Approach all uncomfortable conversations from an “I feel” perspective instead of an accusatory tone and offer a solution.
For example, “When we have team progress meetings, I feel like you talk over me when I present. It feels like I don’t get heard when it’s my turn. Would it make sense for us to connect for 10 minutes before the meeting so I can brief you and you can ask questions ahead of time?”
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Ask to circle back to the conversation in a few weeks and maybe even be prepared for counter-feedback. Make sure to thank them for listening to your point of view. If it’s an uncomfortable conversation for you, it probably is for them too.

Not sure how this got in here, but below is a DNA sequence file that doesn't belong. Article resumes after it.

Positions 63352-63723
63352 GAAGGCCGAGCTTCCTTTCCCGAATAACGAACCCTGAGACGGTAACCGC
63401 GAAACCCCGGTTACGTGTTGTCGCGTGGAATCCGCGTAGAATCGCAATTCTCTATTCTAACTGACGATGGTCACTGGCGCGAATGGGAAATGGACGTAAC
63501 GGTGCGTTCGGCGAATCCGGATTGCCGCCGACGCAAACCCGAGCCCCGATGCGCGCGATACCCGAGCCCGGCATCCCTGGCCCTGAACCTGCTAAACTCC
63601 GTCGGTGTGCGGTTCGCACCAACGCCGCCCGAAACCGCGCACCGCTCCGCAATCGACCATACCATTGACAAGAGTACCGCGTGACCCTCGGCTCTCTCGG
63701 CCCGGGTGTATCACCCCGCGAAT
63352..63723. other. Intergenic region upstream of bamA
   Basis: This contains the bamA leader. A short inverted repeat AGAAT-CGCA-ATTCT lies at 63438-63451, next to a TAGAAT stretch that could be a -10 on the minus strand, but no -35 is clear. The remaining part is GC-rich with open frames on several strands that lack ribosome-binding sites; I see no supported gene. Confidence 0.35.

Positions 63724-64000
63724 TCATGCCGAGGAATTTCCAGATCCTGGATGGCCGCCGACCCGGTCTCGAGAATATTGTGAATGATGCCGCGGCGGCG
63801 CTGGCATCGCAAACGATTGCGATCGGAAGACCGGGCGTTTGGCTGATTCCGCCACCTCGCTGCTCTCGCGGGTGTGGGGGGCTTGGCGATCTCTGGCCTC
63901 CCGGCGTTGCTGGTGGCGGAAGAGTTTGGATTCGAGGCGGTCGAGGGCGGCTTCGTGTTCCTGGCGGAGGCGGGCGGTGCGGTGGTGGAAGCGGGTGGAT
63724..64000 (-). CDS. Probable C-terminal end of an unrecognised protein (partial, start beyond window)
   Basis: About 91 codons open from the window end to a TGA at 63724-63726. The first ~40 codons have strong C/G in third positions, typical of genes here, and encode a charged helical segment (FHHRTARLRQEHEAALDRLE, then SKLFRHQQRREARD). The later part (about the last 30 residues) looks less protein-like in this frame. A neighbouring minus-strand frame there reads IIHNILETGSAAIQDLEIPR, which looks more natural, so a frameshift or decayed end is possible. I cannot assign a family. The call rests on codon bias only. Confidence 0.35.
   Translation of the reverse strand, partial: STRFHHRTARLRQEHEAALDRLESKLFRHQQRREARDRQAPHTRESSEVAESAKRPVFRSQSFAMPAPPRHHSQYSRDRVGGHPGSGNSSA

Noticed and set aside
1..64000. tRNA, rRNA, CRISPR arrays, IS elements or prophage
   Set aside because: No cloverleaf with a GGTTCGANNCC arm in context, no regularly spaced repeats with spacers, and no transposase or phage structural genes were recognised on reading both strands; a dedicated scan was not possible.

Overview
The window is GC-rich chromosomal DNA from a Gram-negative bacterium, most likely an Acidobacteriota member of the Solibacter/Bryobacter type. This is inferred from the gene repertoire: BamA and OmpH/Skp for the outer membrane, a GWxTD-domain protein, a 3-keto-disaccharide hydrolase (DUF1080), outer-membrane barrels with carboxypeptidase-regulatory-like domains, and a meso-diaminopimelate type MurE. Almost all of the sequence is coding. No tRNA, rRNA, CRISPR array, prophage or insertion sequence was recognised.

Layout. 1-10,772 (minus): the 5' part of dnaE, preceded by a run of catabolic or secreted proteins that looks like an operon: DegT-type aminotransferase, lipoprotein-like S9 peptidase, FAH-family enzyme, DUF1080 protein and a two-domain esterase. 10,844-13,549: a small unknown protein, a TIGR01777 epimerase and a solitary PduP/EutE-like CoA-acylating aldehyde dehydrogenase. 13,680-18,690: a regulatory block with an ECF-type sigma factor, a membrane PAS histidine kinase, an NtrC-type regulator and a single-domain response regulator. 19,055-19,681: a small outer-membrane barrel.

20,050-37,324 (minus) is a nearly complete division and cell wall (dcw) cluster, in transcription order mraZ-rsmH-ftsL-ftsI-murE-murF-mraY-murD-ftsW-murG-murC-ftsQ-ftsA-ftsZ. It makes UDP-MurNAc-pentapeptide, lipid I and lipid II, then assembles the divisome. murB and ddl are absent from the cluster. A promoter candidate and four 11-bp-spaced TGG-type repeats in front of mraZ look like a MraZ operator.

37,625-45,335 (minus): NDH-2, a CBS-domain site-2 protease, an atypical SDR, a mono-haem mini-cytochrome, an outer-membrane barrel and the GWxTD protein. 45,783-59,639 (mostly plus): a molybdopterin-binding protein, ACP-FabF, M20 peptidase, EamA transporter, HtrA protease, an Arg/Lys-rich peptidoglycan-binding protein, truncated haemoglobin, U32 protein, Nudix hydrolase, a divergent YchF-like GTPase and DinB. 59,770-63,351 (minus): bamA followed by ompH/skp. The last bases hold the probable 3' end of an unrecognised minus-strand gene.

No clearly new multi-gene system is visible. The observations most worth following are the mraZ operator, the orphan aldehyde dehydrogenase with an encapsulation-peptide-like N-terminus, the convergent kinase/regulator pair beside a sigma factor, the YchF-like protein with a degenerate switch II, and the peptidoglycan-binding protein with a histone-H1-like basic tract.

Caveat: If there is a person causing you strife in your job and he/she flat out abusive, do not subject yourself to a conversation. Do your best to protect your mental health and avoid any unnecessary contact with that person, if you can. If it’s possible, go above that person to his/her superior to discuss your concerns.
4. Keep Doing Your Best Work
Or the best work you can under the circumstances. When you hate your job, it’s easy to want to just give up completely. But don’t let your attitude be, “Who cares? I hate this job anyway.”
Keep showing up on time, working your full shift, participating, and helping others.
“Be ethical: you owe your company the minimum you need to earn your salary,” says Cathy Goodwin, Ph.D.